Where Did Some of the World’s Currency Symbols Come From, Like the $ and £ ?
The key currency symbols of the World’s biggest currencies are instantly recognizable. In the this article we look at the etymology of some of these symbols.
The Pound Sterling, £, Symbol
This sign is simply a capital letter L, written in an old-fashioned handwriting style and with one or two crossbars to show that it is being used as a symbol or abbreviation. The L stands for the Latin word libra, the name of a Roman unit of weight, which also gave rise to the abbreviation lb for a pound as a measure of weight, and to the French word livre. The original British pound was designed as one pound of pure silver.
The Dollar, $, Symbol
The current leading etymology holds that ‘$’ was originally derived from an abbreviation for pesos, meaning ‘weight’ in Spanish. In the middle 1700s the peso was traded in all regions under Spanish control, from Southern California to South America, and the sign was commonly contracted as ‘ps.’ Many historians believe that the dollar sign we know today was born from the bad handwriting of merchants who allowed the line ‘p’ to fall in front of the s.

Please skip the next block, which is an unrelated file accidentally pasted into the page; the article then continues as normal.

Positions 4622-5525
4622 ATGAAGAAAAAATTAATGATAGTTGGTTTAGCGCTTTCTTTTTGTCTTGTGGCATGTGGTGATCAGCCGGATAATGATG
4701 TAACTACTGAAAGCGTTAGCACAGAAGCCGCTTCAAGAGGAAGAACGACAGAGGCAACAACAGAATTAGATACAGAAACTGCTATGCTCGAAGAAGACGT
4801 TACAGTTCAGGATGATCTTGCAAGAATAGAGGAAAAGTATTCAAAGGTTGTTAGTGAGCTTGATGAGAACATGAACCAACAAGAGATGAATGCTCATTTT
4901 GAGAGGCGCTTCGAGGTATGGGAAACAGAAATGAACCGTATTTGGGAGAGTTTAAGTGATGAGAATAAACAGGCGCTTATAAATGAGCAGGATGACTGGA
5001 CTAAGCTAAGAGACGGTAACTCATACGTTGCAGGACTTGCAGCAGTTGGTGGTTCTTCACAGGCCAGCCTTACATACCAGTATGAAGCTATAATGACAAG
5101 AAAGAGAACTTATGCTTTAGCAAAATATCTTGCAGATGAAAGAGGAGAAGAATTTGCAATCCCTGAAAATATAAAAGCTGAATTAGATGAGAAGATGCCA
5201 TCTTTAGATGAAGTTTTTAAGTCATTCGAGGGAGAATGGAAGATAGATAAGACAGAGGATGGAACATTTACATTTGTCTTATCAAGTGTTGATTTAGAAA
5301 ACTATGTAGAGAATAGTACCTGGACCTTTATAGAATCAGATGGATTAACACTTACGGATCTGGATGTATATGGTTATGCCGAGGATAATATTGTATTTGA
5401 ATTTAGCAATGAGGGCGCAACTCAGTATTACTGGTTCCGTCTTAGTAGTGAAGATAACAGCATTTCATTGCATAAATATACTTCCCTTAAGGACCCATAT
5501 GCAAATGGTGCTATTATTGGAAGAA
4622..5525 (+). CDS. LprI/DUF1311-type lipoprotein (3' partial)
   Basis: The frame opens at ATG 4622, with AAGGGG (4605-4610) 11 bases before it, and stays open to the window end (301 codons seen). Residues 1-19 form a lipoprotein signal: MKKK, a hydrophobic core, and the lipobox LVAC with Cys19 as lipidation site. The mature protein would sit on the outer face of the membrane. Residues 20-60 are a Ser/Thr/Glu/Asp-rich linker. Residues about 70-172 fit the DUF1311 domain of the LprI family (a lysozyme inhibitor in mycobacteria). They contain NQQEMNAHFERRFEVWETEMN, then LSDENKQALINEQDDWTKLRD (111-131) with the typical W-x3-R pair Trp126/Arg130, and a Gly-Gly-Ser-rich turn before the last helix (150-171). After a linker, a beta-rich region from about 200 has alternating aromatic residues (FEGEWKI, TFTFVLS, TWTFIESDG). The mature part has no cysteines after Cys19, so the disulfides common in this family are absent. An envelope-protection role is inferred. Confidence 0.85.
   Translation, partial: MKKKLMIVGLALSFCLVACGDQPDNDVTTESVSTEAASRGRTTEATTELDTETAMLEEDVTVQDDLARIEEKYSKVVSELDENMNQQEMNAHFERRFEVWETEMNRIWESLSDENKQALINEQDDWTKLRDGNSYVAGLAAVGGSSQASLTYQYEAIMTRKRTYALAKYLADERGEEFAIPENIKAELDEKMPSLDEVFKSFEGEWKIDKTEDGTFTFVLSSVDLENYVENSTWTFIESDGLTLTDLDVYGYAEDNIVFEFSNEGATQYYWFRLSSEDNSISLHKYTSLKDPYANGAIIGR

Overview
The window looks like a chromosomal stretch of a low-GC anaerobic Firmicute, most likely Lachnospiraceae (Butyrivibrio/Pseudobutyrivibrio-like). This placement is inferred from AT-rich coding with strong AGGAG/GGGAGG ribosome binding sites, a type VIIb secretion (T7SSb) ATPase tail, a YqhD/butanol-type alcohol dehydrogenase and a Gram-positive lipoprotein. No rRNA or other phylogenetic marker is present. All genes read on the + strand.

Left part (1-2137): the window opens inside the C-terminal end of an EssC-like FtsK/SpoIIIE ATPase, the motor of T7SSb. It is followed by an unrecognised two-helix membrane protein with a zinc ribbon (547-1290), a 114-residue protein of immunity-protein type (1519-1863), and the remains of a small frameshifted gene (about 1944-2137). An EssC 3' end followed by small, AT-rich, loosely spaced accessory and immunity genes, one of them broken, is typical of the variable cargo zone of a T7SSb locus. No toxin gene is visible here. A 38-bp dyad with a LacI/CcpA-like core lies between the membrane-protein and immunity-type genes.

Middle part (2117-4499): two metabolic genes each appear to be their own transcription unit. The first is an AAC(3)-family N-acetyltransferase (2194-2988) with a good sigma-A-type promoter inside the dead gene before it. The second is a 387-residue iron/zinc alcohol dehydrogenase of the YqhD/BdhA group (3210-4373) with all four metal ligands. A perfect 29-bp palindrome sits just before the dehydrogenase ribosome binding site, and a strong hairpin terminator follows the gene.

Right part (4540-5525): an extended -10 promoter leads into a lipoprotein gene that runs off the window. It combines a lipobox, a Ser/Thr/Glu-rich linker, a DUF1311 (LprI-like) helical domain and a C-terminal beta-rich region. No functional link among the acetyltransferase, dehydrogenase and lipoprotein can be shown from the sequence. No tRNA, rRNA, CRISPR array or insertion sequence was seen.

There is however another camp of scholars who think that the dollar sign originated from a far more deliberate abbreviation of peso. Originally referred to as the ‘piece of eight,’ the peso came to represent the Bolivian eight-sol and Peruvian eight-real coins. From this the ‘S’ in the modern dollar sign was thought to represent the numeral ‘8′ with the bisecting line meaning that the ‘8 was cut in pieces.’
However we may never know the true origin of the dollar sign.
The Yen, ¥, Symbol
The yen was adopted as Japan’s official currency in May, 1871. Like many other countries, the roots of the currency lie in silver. The yen was originally designed to weigh approximately 24.26 grams of pure silver, or 1.5 grams of pure gold although today yen coins are made of aluminum.
The word “yen” is actually pronounced as “en” in Japanese. Yen translates to “round object,” describing the shape of coins used by other countries. The “Y” used in the yen symbol may have been adopted due to the propensity of foreigners to pronounce the word “en” with a “y” preceding it.
The symbol for the Japanese yen was probably invented by analogy with the pound and dollar symbols, as it is a capital Y with one or two bars across it.
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